Kelvin, Perry and the Age of the Earth
Had scientists better appreciated one of Kelvin's contemporary critics, the theory of continental drift might have been accepted decades earlier
The mathematical physicist Lord Kelvin produced one of the 19th century's most famous estimates of the age of the Earth: some 100 million years. The Earth is, in actuality, about 4.5 billion years old. Kelvin's result was based on the idea that the near-surface geothermal gradient reflects the conductive cooling of the solid Earth from an initial state of uniformly high temperature. Today many scientists, including professional geologists, believe that Kelvin's age was off because he was unaware that heat is generated within the Earth by radioactive decay (radioactivity not yet having been discovered). In fact, Kelvin's error, as his one-time assistant John Perry pointed out in 1895, was to regard the rocky mantle of the Earth as being rigid, whereas geologists now know that it is a viscous fluid that transfers heat by convection.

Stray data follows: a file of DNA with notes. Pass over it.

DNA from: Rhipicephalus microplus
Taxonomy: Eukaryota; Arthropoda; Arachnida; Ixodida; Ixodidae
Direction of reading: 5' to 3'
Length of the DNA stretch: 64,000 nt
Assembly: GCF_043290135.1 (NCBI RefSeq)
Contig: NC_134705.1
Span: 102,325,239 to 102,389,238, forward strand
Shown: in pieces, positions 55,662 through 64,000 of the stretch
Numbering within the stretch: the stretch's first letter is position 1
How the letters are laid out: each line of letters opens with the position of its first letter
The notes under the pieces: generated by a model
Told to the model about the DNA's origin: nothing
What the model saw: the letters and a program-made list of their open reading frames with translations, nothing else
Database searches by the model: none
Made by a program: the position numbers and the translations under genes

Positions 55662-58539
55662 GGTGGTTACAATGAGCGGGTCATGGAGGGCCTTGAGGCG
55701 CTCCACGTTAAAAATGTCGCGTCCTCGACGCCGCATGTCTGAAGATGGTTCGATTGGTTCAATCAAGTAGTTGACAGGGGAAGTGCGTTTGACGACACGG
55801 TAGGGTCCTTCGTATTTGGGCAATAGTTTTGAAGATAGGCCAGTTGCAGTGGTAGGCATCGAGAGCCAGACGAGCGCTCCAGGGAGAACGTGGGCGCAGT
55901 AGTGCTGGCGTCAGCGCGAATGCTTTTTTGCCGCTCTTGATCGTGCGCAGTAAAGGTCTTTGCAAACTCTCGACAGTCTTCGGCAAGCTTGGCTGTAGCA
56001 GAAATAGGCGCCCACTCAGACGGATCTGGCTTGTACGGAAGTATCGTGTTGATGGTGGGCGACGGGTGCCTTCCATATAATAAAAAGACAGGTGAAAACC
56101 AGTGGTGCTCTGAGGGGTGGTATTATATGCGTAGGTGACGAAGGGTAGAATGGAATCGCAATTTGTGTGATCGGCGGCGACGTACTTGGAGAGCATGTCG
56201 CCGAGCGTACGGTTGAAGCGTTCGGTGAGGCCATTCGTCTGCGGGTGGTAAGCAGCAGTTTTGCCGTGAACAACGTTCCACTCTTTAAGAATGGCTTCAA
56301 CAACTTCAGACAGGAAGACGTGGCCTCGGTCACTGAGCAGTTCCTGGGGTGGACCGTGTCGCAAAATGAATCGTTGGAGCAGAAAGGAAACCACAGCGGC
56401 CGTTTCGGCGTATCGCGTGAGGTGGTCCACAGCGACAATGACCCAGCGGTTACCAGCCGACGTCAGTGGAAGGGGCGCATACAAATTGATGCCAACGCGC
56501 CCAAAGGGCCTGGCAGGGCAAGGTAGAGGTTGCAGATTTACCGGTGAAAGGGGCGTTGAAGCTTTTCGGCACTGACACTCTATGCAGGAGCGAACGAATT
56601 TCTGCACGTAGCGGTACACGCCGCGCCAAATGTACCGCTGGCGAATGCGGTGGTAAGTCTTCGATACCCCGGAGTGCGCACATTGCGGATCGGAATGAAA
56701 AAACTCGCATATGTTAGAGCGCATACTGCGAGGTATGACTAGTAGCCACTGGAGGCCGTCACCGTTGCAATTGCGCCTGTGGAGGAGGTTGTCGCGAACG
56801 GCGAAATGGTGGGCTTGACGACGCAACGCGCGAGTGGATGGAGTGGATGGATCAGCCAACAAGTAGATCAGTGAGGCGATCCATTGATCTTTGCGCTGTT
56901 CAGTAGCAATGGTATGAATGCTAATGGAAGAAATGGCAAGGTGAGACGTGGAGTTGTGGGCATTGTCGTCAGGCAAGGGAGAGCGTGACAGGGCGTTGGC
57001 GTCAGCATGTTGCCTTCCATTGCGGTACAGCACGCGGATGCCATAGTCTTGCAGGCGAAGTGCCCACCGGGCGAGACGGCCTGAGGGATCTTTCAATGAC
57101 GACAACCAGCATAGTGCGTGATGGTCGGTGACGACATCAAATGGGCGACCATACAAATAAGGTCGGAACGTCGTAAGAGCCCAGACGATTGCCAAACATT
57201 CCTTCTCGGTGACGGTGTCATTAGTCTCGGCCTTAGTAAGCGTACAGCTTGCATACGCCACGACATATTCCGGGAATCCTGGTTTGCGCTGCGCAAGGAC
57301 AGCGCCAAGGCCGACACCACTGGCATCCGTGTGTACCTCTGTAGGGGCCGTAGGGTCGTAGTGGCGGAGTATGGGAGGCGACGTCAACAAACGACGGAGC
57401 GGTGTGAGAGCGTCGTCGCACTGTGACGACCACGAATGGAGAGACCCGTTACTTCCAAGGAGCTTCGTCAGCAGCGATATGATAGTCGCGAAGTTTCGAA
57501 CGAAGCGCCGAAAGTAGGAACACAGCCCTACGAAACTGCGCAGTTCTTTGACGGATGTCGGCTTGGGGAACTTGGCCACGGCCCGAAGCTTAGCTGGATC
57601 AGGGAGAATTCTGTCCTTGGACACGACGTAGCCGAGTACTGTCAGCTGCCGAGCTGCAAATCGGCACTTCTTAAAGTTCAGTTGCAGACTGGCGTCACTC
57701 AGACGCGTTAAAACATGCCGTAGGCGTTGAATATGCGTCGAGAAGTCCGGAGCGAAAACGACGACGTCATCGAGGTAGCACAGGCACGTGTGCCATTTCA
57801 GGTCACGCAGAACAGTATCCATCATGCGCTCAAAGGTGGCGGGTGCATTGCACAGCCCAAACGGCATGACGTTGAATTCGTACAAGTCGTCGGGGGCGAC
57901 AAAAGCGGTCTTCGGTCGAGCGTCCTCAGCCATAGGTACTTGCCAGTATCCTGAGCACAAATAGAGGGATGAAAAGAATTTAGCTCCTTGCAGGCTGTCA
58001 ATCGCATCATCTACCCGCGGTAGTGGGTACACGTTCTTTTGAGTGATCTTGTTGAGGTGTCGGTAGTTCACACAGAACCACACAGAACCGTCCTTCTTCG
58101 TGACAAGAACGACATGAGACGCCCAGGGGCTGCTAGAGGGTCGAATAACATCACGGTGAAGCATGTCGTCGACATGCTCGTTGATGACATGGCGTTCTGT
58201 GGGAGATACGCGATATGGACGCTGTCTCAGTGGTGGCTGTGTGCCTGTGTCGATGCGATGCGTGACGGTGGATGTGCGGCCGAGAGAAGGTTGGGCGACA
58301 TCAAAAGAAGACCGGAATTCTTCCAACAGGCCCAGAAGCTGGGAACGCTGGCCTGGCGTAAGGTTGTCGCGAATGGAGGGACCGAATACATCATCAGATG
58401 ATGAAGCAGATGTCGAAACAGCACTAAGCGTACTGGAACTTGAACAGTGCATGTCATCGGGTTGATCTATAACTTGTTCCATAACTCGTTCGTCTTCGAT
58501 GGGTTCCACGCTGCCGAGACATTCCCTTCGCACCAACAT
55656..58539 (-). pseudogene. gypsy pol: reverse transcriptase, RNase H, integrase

This article is adapted with permission of the Geological Society of America from a paper by England, Molnar and Richter, "John Perry's neglected critique of Kelvin's age for the Earth: A missed opportunity in geodynamics," which appeared in the January 2007 issue of GSA Today.
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